For this post I only have a single point to make.

I feel that after the 2016 we’ve all witnessed, where division and anger seem to have exposed the gruesome heart of the human race to the light, I open my arms to everyone out there, regardless of all those defining characteristics we all cling so very tightly to, and which seem to be always pulling us apart, and say to each and every one of you,

“Let’s celebrate our humanity and do what we can to make the lives we touch every day a little bit better. Let’s make sure 2017 is the perfect antidote to what we’ll soon be leaving behind us.”

Have a good ‘un all.



One thing I’ve found to be a difficult task when writing anything is the creation of names for all of the races, monsters or technology that I make up for the stories. How do you create all of these bizarre words? I scrabble around for inspiration, often just looking at everything that surrounds me and work from there. Indeed, a race of creatures in The Circle of Duty received their name thanks to a fragment of a word from a very mundane household object.

But the names themselves aren’t the concern for this piece. This time I’m asking you to consider the pronunciation of the made up words.

Not so long ago I listened to the audiobook of the Mitch Benn novel ‘Terra’. A wonderful story of a adventure on a far off planet through the eyes of a child who just doesn’t fit in, one of the things that struck me was the characters names. One of the main names to confront was Lbbp. An important part of the story, indeed, one of the most important, the character name pops up very regularly. I heard this word before I saw it spelt. Therefore I knew what it sounded like but I had to dig around the interweb to check the spelling to make this point on here.

How do you know, when you read one of these fantastical names or words, that you’re pronouncing it correctly?

When I wrote The Circle of Fire, the villain that shows up at the end of the book had to have a weird name and I just bodged about until something sounded right to me. From then on, every time I wrote or read through what was happening, I’d pronounce the word in a certain way.

But what happens if I’m the only one who sees it this way and everyone else puts the weighting on different parts of the word?

If I were to speak with someone about this, would the potential mismatch of pronunciation risk damaging the aura of the story?

The stories we read ultimately give the same details to all of us but we would each pick up different parts. I suppose that just makes the stories more individual to us, letting us all mould the clay of the novel in our own way.

In short, when it comes to all of these made up phrases, don’t be afraid to put the emph-AR-sis on the wrong syll-A-ble.


Think of a number.

Now multiply that number by two.

Now add ten to your total.

Now divide that total by two.

And finally, subtract the first number you thought of from your current total.

Using the immense magical power I can wield through the connections of the internet I can divine that you have been left with …………………. 5!

Yes, yes, I will be willing to sign autographs but I’m sorry that I won’t be able to just perform further feats of amazing mind reading.

It sounds good doesn’t it? Of course, whatever number you start with in this chain will deliver the same result and that’s the point. The first question is offering you a choice, giving you the chance to start a situation from wherever you want without the other side being able to influence you in any way.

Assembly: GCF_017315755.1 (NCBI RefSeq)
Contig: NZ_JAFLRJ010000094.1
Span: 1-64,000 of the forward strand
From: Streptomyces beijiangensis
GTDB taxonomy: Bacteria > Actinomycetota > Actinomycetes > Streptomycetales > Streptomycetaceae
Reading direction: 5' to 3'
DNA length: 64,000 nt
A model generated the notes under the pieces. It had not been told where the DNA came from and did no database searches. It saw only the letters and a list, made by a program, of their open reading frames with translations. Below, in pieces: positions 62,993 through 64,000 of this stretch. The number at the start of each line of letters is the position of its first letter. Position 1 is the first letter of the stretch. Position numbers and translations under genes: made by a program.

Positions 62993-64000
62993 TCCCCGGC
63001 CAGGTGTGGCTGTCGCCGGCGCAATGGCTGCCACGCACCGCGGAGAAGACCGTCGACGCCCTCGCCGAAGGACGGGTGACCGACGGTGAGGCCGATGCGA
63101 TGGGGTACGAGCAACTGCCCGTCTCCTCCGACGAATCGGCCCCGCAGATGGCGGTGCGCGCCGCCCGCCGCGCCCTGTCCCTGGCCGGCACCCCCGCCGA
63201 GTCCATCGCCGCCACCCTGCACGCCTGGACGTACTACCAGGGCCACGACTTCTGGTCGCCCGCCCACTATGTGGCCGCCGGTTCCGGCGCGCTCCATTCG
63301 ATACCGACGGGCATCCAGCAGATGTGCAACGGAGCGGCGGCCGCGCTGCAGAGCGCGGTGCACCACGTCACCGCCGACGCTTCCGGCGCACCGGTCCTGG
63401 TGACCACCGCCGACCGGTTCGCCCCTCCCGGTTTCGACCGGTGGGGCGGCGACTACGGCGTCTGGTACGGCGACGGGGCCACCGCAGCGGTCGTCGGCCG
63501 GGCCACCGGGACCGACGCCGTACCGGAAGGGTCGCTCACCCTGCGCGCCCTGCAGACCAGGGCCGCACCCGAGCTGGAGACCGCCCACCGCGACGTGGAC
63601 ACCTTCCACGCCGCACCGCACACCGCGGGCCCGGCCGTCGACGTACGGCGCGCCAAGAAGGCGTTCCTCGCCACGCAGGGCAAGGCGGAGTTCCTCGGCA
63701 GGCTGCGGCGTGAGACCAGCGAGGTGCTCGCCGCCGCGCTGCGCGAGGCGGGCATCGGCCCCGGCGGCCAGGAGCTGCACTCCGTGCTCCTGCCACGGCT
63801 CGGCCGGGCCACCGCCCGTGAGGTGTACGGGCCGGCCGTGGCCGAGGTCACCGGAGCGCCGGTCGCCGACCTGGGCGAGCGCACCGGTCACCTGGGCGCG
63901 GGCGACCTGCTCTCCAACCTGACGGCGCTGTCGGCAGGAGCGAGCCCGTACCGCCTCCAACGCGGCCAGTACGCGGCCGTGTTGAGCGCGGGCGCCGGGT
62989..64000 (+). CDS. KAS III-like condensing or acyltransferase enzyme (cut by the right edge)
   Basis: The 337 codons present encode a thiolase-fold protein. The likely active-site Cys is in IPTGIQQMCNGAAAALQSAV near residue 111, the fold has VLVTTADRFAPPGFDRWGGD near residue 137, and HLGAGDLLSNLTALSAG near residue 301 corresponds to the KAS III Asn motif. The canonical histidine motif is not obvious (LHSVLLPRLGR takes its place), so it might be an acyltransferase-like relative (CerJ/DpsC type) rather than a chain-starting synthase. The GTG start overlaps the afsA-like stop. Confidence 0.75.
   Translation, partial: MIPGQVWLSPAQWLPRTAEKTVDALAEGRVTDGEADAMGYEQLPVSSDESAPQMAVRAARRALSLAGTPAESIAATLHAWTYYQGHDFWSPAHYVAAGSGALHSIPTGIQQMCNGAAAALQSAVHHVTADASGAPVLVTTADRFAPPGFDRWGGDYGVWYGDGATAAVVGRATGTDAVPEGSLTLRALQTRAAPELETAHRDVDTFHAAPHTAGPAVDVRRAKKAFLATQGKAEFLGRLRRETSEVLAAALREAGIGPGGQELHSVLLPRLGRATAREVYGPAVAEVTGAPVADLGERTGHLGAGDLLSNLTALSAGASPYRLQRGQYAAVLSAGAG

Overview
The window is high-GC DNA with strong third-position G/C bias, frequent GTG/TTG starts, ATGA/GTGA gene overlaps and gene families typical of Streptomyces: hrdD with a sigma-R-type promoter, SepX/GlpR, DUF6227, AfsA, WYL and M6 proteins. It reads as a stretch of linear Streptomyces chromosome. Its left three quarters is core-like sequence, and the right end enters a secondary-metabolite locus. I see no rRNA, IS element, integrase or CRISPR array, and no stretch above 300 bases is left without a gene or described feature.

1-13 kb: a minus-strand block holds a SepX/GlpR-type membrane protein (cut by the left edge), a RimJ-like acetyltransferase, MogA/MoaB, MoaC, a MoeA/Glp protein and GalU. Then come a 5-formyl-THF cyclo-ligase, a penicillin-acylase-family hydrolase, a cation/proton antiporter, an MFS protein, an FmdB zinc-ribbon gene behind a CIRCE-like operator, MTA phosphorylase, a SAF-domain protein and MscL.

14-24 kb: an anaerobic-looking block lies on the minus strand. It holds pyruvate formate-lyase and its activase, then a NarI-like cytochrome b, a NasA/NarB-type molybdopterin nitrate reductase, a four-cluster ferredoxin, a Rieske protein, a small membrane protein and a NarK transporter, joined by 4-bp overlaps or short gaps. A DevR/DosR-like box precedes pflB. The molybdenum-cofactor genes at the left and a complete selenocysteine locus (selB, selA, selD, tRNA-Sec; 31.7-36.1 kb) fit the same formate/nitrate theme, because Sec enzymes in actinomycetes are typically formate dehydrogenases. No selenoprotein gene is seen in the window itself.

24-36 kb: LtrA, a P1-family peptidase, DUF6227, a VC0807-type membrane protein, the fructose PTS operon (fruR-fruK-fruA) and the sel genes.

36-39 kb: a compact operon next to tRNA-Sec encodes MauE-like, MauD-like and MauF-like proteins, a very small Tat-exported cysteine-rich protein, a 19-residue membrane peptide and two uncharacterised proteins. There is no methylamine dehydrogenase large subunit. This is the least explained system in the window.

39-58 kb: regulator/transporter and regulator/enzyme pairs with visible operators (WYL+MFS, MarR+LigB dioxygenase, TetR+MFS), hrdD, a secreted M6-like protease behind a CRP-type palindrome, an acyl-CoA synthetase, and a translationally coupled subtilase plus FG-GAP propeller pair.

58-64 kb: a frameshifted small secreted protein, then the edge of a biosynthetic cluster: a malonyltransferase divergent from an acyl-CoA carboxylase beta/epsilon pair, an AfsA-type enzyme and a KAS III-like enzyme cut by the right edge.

Regardless of what choice you make, you’re going to end up in the same place.

This is something that I’ve had to have in mind when I’m putting the stories together.

I have an idea where I want to go in the narrative, drawing a loose map of the route I’m going to follow to arrive at the final destination, but I have to always make sure that I’m not slavishly forcing characters and situations into the wrong size boxes just to make sure I end up where I first thought.

I have found myself needing to dive back into what I’ve put together either in the planning stage or in the draft of the book to amend details because the characters need to be doing the opposite to be able to maintain who they are. If you imagine any of the characters from your favourite books suddenly doing something which is completely out of character just to advance the story, it drags you out of the story and you don’t believe what’s going on. I certainly feel that way if I come across this.

So what are the choices I make when I write?

I need to decide who says and does what. Where things happen and why.

So I have the ultimate power over all of the detail of the narrative. I can make everyone and anyone dance to my will. Can’t I?

I can make any choice but the rules surrounding who I’m working on are always there. My choices are curtailed each and every word as I write. I have to make sure that I keep control of what I’m saying to keep the word train on the tracks. My choices are things that have to be controlled.

And that’s the way for all of us.

We have choices offered to us all the time. The easy ones like what channel to watch on the TV all the way through the best and worst ends of the spectrum. And it’s these choices that keep the narratives out there interesting. Will the hero cut the red or blue wire? Will the child chose to open the door? Will the killer turn left or right? As a reader of the books out there, we all wonder over these things as they unfold. We are dragged into the tension and we can enjoy what’s going on but only if we believe the choices being made are consistent.

So, all in all, we all have every choice open to us but we all function within a framework which will draw us in certain direction. I just have to make sure that all the characters I make up do the same thing.

It’s not easy.

And I chose to do it!!!!